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Bet or Check After Top Pair Becomes Full House?

Jonathan Little
  • Consider this tournament hand and decide whether you would bet or check the turn with a full house.

  • @JonathanLittle breaks down a hand in which he flops well and turns better, but still might check.

Today's hand comes from a side event I played in the Bahamas a while back in a PokerStars series. In the hand I have position in a multi-way pot, flop well and improve further on the turn, then face an interesting river bet from my lone remaining opponent. The most interesting decision, though, probably comes on the turn after I've made a full house and have to decide whether to bet or check.

The blinds were 200/400 with a 50 ante. I was on the button, and the action in this hand began with a splashy player to my right in the hijack seat limping into the pot. As I mention in the video below, that creates an opportunity for me to raise with a wide range of hands on the button. In fact, I picked up a strong hand — {A-Hearts}{J-Hearts} — and raised to 1,500.

There were two more splashy players in the blinds, and both of them called. So did the limper in the hijack, meaning there was nearly 6,500 in the middle and four of us involved when the flop came {A-Diamonds}{4-Diamonds}{4-Clubs}.

It checked around to me and I bet 2,000, and only the hijack called. The turn then brought the {4-Spades}, giving me a full house. My opponent checked again, and this is where I had to think about whether to bet or check behind.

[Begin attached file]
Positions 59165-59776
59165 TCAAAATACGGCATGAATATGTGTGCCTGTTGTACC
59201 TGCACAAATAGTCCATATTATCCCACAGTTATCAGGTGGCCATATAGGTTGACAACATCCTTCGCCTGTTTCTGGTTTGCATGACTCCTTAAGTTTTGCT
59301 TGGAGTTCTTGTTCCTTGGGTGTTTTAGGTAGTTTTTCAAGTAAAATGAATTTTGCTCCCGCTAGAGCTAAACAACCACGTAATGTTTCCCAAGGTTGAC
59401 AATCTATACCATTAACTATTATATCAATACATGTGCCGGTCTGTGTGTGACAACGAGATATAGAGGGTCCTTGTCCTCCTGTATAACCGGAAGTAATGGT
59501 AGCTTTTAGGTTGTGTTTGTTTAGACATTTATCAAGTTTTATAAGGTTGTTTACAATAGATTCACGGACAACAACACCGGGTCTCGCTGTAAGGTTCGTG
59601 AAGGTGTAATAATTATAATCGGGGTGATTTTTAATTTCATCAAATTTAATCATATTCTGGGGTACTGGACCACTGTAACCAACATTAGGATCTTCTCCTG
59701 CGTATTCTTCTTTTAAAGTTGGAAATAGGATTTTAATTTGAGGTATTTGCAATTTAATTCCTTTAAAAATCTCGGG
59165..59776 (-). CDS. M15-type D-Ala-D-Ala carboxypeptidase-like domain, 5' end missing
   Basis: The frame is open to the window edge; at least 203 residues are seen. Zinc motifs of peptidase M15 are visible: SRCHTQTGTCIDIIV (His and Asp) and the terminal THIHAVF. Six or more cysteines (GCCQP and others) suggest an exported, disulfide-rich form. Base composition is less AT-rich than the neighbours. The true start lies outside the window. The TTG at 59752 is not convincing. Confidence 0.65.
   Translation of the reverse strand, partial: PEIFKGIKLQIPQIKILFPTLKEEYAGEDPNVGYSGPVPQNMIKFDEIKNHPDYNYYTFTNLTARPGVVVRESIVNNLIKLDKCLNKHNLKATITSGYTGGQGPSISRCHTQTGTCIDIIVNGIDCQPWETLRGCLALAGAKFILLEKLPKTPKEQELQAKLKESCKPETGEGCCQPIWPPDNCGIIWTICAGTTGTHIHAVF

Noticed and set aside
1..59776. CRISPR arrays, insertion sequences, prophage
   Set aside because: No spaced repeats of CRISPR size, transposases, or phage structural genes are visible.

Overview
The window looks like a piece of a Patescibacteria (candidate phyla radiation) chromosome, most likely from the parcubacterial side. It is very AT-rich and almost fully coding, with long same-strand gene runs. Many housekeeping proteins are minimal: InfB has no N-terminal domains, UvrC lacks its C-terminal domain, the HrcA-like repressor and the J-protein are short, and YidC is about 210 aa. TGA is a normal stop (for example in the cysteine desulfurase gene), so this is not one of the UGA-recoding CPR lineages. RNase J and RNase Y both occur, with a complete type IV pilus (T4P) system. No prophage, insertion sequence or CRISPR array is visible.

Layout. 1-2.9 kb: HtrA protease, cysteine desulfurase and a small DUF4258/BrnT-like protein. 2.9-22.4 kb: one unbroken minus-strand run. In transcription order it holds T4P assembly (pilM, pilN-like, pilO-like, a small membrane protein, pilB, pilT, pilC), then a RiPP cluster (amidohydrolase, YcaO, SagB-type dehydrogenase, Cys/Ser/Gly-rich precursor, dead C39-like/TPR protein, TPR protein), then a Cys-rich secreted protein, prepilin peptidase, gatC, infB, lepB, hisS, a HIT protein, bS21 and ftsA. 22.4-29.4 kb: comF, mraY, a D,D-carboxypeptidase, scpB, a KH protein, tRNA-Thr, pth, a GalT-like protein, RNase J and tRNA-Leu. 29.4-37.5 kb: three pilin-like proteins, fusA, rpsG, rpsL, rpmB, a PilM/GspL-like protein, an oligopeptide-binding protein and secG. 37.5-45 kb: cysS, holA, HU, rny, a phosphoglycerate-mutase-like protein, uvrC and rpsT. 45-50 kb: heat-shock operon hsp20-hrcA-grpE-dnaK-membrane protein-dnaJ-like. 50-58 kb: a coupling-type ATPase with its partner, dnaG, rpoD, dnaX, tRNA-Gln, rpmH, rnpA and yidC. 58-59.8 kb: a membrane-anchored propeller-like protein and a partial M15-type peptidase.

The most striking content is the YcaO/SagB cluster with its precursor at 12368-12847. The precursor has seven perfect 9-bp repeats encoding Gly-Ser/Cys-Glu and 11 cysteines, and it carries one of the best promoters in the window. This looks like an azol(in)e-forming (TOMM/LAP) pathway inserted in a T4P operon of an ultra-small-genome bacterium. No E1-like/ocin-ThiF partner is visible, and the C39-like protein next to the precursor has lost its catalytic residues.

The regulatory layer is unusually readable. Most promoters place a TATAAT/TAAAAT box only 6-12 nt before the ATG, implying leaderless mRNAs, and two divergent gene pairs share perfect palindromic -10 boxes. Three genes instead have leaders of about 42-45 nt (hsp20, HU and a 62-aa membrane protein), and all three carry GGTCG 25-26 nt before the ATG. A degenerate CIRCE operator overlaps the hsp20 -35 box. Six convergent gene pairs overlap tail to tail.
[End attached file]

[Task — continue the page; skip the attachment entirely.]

First of all, I had to consider what hands he could have that would call my turn bet. In this sort of situation, it is important that you always put your opponent on a range and try to determine which part of that range can continue versus a bet. In this case, very few hands in the opponent's range can call, which led me to check the turn.

The river then brought the {K-Hearts} and a half-pot bet of 5,000 from my opponent, putting me to a decision. See what happens next and how things turned out, and hear my further analysis of the hand:

Would you have checked the turn in this situation? Also, would you have raised the river with the fourth nuts? Let me know in a comment below.

Jonathan Little is a professional poker player and author with over $6,300,000 in live tournament earnings. He writes a weekly educational blog and hosts a podcast at You can follow him on Twitter @JonathanLittle.

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